Set to the back of a quiet cul-de-sac, the exterior of the house is distinctly London-esque in flavour; think of Chelsea Green or a mews in Notting Hill. But it is the interior that truly conveys Zwiegelaar’s passion for all things European. A statement reinforced by the astonishing two-and-a-half years it took him to finish the property, trawling the markets, antiques shops and warehouses of Paris and L’Isle sur la Sorgue in the south of France to find the unique, the fresh and the different. Colour inspiration, however, originated closer to home. To the back of the property, the garden drops away into a shallow gully, dominated by lush dark-green foliage and trees reaching above and beyond the upstairs bedrooms. It was this scene that drove Zwiegelaar’s colour scheme, as well as his use of French doors instead of windows throughout the house to maximise the view. ‘The intensity of the green is an essential part of this story,’ he explains, ‘and the reason why I chose such a monochrome range of greys and soft greens for the interior.’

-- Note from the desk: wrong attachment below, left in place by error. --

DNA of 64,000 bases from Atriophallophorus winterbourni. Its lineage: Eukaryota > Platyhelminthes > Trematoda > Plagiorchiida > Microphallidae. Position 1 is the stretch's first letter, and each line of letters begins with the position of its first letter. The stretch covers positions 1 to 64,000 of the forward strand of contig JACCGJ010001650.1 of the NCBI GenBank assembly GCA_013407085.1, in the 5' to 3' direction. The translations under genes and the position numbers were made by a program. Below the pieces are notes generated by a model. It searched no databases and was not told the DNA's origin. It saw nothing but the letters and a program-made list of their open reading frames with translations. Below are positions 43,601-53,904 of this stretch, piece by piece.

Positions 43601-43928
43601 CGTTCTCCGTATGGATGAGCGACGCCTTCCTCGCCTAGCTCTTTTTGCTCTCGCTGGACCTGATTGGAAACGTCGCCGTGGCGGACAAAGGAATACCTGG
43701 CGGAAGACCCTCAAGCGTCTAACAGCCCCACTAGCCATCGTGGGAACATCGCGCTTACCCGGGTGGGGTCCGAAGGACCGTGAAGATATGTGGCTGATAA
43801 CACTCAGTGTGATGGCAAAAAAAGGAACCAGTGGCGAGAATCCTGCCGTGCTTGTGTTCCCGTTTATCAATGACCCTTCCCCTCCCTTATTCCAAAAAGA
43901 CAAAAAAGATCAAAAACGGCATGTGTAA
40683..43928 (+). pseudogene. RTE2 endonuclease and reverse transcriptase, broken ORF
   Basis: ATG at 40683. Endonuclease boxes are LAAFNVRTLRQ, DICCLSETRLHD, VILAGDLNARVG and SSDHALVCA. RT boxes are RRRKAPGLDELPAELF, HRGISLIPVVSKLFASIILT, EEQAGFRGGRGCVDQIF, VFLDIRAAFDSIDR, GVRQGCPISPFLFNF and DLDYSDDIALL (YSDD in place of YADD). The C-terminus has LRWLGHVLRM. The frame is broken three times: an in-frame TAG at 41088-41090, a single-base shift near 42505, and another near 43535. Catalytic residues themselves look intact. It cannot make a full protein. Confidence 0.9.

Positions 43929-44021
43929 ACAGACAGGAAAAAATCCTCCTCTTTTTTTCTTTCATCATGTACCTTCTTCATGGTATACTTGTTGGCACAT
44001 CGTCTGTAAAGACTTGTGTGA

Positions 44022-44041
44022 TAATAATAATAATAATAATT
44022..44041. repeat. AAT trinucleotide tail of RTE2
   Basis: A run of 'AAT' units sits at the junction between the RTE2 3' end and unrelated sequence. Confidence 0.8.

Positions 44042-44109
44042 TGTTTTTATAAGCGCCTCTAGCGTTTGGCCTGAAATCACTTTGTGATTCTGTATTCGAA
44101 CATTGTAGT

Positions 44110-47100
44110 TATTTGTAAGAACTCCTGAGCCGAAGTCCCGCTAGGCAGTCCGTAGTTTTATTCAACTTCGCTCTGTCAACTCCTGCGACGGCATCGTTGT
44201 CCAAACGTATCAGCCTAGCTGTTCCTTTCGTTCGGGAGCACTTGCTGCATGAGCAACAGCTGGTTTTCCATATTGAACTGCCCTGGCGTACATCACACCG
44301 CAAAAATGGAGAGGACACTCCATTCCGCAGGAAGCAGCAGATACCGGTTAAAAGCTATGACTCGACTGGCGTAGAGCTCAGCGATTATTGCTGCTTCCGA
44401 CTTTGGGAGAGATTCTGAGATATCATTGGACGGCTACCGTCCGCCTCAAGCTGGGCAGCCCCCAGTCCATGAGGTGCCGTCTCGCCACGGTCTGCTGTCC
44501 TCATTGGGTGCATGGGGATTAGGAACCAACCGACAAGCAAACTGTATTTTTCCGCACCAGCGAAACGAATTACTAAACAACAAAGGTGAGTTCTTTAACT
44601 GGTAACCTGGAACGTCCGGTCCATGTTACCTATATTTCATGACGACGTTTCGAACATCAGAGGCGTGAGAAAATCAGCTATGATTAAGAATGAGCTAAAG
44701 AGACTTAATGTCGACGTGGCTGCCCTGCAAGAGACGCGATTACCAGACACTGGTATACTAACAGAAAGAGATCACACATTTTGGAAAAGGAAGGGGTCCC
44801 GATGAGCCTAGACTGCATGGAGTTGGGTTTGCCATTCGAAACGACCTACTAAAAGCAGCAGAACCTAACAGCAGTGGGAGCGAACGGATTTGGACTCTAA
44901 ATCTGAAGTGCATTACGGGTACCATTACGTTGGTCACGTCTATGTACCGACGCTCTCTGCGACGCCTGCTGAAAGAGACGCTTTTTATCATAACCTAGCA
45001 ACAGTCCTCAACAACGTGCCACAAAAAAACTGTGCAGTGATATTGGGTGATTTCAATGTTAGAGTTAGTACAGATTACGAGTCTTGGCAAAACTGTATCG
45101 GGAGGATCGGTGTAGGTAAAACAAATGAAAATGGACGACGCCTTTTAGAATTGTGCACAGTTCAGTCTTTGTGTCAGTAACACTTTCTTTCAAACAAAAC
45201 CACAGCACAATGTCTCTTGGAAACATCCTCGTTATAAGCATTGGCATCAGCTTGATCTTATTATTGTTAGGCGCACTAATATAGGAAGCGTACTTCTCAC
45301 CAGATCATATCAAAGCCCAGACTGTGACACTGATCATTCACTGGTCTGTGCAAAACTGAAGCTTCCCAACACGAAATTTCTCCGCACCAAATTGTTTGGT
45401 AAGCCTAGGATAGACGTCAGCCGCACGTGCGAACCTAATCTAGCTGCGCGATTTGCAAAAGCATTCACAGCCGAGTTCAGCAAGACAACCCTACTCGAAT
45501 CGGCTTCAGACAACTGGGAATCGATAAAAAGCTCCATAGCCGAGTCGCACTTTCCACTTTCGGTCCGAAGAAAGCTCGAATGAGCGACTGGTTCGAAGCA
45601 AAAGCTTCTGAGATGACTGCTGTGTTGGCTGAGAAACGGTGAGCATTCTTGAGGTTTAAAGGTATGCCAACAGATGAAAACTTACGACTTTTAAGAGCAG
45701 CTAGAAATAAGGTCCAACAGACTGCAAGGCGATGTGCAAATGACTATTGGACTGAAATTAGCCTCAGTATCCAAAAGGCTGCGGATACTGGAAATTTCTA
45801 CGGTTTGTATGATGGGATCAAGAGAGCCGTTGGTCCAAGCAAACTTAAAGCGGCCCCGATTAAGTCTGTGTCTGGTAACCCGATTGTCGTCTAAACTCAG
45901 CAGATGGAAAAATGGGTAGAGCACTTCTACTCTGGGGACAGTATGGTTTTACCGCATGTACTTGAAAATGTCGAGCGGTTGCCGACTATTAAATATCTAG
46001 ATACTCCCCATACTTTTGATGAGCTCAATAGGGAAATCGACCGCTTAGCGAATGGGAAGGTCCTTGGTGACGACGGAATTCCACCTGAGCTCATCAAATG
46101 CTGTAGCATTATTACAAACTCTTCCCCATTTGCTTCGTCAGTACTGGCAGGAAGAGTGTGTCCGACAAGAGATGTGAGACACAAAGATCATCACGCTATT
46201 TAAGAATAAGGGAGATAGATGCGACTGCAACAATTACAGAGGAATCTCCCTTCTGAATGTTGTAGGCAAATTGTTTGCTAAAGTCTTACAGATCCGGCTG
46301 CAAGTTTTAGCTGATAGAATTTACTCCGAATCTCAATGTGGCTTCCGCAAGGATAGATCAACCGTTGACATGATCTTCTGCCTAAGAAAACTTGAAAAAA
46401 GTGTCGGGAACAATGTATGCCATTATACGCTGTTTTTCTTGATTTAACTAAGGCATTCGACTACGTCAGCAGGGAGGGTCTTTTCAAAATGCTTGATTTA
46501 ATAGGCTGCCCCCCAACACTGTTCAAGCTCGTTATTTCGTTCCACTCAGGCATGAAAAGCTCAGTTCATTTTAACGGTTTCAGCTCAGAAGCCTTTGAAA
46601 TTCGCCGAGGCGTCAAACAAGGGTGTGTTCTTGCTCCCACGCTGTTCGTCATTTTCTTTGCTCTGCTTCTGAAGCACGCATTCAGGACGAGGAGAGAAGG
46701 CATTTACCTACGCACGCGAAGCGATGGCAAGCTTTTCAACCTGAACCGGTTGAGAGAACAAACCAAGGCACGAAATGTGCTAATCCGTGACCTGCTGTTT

It is a palette that perfectly offsets the designer’s of French finds, monastic 16th-century antiques, custom-designed pieces and glut enviably luxurious fabrics from Pierre Frey and de Le Cuona. The overall look is restrained yet infinitely elegant, something Zwiegelaar achieves through a tenacious need for quality.